Nevada… (Why I'm petrified.)


As a Notre Dame fan you get conditioned for certain reactions. Whether its bemoaning a ranking undeserved or chuckling when the team falls out of preseason favor, the opposition always finds a way to say something that gets under your skin.

The Nevada game is a perfect example.

This season’s Notre Dame story line undoubtedly begins with the schedule. It’s almost as if the universe has collectively agreed that the schedule is markedly easier. Predicting a ten-win season is uniformly attached to the scheduling rationale, as if Notre Dame was the only school to find a mix of teams that deserved mock and ridicule this year.

That’s what has me so worried about Nevada.

If you equated the opening of the football season with the first round of the NCAA basketball tournament, Notre Dame would be a 4 or 5 seed, and Nevada an 11 or 12. Nevada is the perfect upset / trap team. High powered offense, propelled with the least vulnerable asset an underdog can have: a potent running game.

The big stage does funny things to underdogs. In the NCAA tourney, the little engine that could either starts drilling big threes and gets the crowd and momentum behind them, or the rim gets really small, they get run out of the gym, and CBS cuts to a different game. The problem with Nevada from Notre Dame’s perspective is that Nevada’s offensive doesn’t depend on three-point shooting. Its excellence is also the least risky and best suited attack for an upset: a high octane running game.

It’s not as if coach Chris Ault is asking Colin Kaepernick to put the ball in the air 30 times to get Nevada the win. He’s got two (and if you believe Weis, three) running backs that can move the chains and eat the clock. That’s like combining Princeton’s back-door offense with the low post presence of NCAA sleeper Taylor Coppenrath. If the Irish can’t figure out how to stop the run, then this is going to be a very scary afternoon. Add in a 6-foot-6 quarterback that runs like a gazelle and can extend drives with both his legs and his arm, and I’m already getting armpit sweat.

As for the much maligned Nevada defense, if ND can’t figure a way to get a running game established, it’s going to force the Irish to get extremely one-dimensional, which could swing the time-of-possession battle even more into the run-happy Wolf Pack’s favor. And once you let a defense that’s set with two rock-solid pass-rushing defensive ends and cut them loose (and cut them loose against a left tackle that’s been a little nicked up and hasn’t played for a season), that’s got me already having nightmares about how many times I’m going to see the patent-pending Jimmy Clausen-reverse-peel-out-from-the-pocket-14-yard sack.

(Is it hot in here?)

It’s not as if Nevada doesn’t think they can win. I’m sure coach Ault has shown his troops footage of Notre Dame’s opening game last season, the 21-13 escape against a San Diego State that only managed to beat Idaho and UNLV.

And then there’s this from my interview earlier in the week with Juan Lopez of the Nevada school newspaper:

“The entire team, from head coach to ball boy, knows this is the biggest game in Nevada’s history in terms of national exposure. It is not just another game for anybody involved with Nevada. I’ve had guys tell me they’re losing sleep and that the Notre Dame game was used as a recruiting tool to bring them here to Nevada. This is easily the biggest game some of these guys will ever play in.”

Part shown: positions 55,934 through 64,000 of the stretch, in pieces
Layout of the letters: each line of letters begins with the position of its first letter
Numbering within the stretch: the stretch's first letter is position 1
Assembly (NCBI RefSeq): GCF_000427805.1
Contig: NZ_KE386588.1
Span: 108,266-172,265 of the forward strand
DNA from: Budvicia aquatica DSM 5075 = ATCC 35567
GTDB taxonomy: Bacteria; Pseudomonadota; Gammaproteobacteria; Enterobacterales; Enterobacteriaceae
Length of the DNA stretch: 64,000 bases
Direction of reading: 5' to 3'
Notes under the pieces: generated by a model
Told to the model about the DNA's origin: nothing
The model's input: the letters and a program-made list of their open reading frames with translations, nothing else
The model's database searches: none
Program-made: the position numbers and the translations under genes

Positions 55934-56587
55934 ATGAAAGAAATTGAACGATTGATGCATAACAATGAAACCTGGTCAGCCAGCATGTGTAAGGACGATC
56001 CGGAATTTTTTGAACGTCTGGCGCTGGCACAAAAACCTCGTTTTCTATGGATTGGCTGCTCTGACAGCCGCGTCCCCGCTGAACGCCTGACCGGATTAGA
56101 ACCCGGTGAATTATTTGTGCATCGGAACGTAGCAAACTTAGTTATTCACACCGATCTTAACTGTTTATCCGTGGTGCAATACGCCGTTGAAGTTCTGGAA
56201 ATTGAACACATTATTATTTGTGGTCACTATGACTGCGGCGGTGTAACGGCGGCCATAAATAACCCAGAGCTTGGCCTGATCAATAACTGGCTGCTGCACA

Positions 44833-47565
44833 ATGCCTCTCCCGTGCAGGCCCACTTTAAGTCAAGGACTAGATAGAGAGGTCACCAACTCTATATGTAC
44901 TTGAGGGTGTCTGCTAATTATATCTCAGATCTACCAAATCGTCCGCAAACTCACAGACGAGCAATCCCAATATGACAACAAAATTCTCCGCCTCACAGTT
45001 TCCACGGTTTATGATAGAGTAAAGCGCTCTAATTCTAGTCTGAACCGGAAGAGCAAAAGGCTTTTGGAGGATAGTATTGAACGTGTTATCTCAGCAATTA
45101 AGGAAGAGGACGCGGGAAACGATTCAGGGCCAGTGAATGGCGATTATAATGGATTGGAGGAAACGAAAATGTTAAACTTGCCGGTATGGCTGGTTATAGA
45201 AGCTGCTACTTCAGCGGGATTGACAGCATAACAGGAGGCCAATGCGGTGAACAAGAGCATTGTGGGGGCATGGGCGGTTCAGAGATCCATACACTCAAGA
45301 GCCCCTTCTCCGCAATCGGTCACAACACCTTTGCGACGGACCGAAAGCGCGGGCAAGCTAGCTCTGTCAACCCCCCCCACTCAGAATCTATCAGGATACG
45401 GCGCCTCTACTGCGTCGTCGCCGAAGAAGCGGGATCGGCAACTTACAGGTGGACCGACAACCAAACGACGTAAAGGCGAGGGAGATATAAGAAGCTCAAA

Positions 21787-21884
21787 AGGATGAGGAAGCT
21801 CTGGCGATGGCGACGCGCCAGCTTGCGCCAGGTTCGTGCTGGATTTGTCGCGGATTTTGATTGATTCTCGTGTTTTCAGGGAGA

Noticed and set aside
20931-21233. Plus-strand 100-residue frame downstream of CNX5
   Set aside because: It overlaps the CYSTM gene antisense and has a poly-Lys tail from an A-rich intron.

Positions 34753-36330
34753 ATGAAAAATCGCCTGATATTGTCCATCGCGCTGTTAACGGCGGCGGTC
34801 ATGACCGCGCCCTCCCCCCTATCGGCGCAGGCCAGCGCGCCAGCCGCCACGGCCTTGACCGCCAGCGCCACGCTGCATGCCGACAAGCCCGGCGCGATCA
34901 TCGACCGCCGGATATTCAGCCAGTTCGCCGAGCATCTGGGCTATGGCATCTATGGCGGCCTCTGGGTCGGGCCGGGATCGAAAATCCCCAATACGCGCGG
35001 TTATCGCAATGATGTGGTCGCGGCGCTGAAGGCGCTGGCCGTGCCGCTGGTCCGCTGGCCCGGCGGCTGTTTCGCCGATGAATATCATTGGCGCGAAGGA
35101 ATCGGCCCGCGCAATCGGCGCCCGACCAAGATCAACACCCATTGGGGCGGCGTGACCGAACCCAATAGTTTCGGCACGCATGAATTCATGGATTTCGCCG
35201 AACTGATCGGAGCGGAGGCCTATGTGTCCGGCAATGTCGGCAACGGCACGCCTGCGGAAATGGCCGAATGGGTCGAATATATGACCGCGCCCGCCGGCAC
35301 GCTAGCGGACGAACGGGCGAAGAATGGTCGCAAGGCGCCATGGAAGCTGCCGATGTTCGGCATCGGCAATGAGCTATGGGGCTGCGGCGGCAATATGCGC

It’s starting to feel like Notre Dame isn’t playing Nevada, but lining up against Norman Dale’s Hickory High basketball team, or Tom Brennan’s Vermont hoops team, or Homer Drew’s Valpo team that made a whole bunch of noise back in the day.

In the end, that’s what scares me the most. Take Notre Dame out of this equation, and I like everything about this Nevada team. High octane offense that’s nicknamed after a firearm, a quarterback that’s a freak of nature and who makes you prove your fanhood every time you spell his last name. (K-a-e-p-e-r-n-i-c-k… that’s what two weeks of Nevada prep gets you.)

I’ve always been a sucker for an upset story… But as a Notre Dame fan, I just hope we don’t get one this weekend.

Restocking the roster: Running Backs

SOUTH BEND, IN - OCTOBER 17: Josh Adams #33 of the Notre Dame Fighting Irish runs for a 26-yard gain against the USC Trojans in the first half of the game at Notre Dame Stadium on October 17, 2015 in South Bend, Indiana. (Photo by Joe Robbins/Getty Images)
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Notre Dame’s running back depth chart was tested to its max less than 10 minutes into the season opener. The projected two-deep, Tarean Folston and Greg Bryant, were both lost for the year—Bryant out of school as an academic and disciplinary casualty by the start of fall camp and Folston because of a knee injury suffered on his third carry of the season.

Welcome back to Notre Dame, Autry Denson.

The school’s all-time leading rusher in his first season as a running back coach had to be feeling a little woozy. He had a converted wide receiver taking featured-back carries and a true freshman a little over a year removed from his own major knee injury serving as his primary backup.

That the Irish had their most prolific running season under Brian Kelly says quite a bit about the job that Denson did. It’s also a credit to the offensive line blocking, the adjusted scheme that also protected two new starting quarterbacks, and the talent that remained at the position.

Spring presents new challenges. Tarean Folston should be a little over seven months removed from ACL surgery, making him doubtful to do anything more than wear a red jersey. With C.J. Prosise‘s departure, Adams goes from record-setting rookie to spring starter, with Williams likely carrying a large load as well.

Tony Jones Jr. and Deon McIntosh arrive this summer, reinforcements on the way. But before we get there, let’s take a look at the pre-spring roster at running back.


C.J. Prosise (156 carries 1,032 yards, 11 TDs)
Greg Bryant (lost preseason 2015)